Having been born and raised in Canada, I've experienced my fair share of anti-American-ism. We live in the shadow of the elephant, and we resent it. No one pays attention to us. Other countries think we are part of the US. We are mistaken for Americans when we travel.
There are plenty of negative stereotypes of Americans (Americans are fat and obnoxious!), and we help perpetuate them. Yet we know they are false. Canadians express disapproval/dislike/disgust for things American, but when pressed, we usually admit it is the American government we dislike, not the people. Hell - like many Canadians, I have relatives and many friends in the US (even a former boyfriend), and the people we know tend to be far removed from the stereotypes. The more people you meet, the more you realize that stereotypes are bullshit.
Lately, this phenomenon has been reinforced in spades. I've met quite a number of Americans who have chosen to immigrate to Canada. Some have come of necessity - to escape the gay-persecution coming from religious fundamentalists and George Bush (the religious fundamentalist). Others simply don't like where their country is heading, and/or like what they see here (better health care, more than two political choices, more tolerance for diversity, etc.). These people were ostracized for criticizing the US when they were living there: "If you don't like it, then leave". (Oddly, the same people who told them to leave now call them "cowards" and "traitors" for leaving. Tell you what: how about you get your thoughts on the same page and then get back to us.)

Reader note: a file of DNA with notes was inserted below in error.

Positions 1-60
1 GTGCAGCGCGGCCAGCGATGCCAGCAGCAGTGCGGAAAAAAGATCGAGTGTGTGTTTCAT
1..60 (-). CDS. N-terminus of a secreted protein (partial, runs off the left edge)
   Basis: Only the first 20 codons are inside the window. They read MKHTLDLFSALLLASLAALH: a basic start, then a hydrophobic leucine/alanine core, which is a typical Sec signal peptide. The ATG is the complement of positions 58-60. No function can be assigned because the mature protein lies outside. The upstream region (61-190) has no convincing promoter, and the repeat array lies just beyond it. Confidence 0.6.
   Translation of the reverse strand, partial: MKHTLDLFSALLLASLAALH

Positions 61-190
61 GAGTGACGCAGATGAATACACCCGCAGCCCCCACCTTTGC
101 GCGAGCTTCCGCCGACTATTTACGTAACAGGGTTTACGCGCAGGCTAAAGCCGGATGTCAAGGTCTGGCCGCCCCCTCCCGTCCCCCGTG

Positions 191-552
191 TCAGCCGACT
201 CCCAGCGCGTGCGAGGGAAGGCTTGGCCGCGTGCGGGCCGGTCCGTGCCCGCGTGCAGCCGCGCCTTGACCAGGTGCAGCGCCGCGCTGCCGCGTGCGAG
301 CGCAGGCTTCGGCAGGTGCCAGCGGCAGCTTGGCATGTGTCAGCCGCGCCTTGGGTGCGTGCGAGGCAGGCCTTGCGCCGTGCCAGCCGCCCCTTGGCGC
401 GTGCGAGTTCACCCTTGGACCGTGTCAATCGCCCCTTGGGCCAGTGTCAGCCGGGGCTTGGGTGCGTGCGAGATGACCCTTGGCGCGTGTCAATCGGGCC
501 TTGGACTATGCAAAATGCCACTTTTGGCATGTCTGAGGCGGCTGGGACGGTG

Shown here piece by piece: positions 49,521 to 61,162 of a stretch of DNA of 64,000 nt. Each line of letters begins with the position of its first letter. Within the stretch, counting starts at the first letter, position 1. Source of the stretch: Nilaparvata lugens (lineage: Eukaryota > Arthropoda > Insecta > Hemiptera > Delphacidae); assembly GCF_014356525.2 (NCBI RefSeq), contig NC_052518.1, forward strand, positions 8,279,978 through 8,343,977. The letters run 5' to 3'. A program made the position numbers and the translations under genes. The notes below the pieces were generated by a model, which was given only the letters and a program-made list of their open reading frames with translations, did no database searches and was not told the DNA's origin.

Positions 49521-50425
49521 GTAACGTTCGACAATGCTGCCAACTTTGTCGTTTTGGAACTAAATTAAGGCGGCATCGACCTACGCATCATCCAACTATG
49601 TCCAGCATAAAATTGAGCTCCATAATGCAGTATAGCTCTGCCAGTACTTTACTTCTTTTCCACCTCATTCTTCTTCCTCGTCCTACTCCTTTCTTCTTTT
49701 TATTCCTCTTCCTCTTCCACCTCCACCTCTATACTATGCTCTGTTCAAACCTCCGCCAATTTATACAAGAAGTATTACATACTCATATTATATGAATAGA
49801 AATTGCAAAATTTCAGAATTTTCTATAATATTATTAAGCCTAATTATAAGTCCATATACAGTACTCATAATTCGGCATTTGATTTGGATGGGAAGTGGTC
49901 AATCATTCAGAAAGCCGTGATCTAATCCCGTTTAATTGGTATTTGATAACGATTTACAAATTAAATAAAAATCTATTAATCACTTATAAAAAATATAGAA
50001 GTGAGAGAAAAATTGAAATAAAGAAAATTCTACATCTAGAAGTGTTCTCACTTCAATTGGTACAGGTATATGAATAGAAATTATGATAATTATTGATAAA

The US's loss is Canada's gain. These people are far from cowards; they have packed up all of their belongings and savings, left dear friends and family behind, and moved to a new country, many facing a job hunt and an uncertain future. Because many are moving for reasons of political ideology, they tend to be intelligent, progressive, outside-the-box thinkers. They show a strong commitment to making this move work. As a lifelong resident of Canada, I fear they will learn about all the problems we have, and once the honeymoon is over, pick up and go back. Yet many of them express how happy they are here; one after another, they tell me: "You don't know how bad things are there."
One important subset of this group is the war resisters, who are not only refusing to participate in the illegal and immoral war in Iraq, but in publicizing their cause they are teaching Canadians about the realities of the conflict and about the Bush administration's actions and motives. Too bad more Canadians aren't listening. Although the majority of Canadians support them, as do a majority in the House of Commons, Harper is running our government as a dictatorship and refusing to honour his obligation to let them stay in Canada. You can bet those of us involved in or supporting the campaign will be screaming loudly about this during the upcoming election.
Anyway. I think about my life in Toronto, and how many people of diverse backgrounds and lifestyles I know. Chinese-Canadians, British-Canadians, Pakistani-Canadians. Add to that American-Canadians. We don't tend to think of those from the US as hyphenated Canadians. When they become citizens, we simply think of them as Canadians. Yet they are not the same as us, and their background and history should not be taken for granted or forgotten. Because of my new friendships, I am being forced to re-evaluate my prejudices, and pay more attention to that tenuous Canadian/American relationship that will always be a part of our lives. I continue to learn. And unless things in the US take a quick change for the better, I have a feeling we are going to be meeting many more American immigrants in the months and years to come.
A big welcome to those who are just arriving. Also, happy anniversary to wmtc, celebrating 3 years here!
1 week ago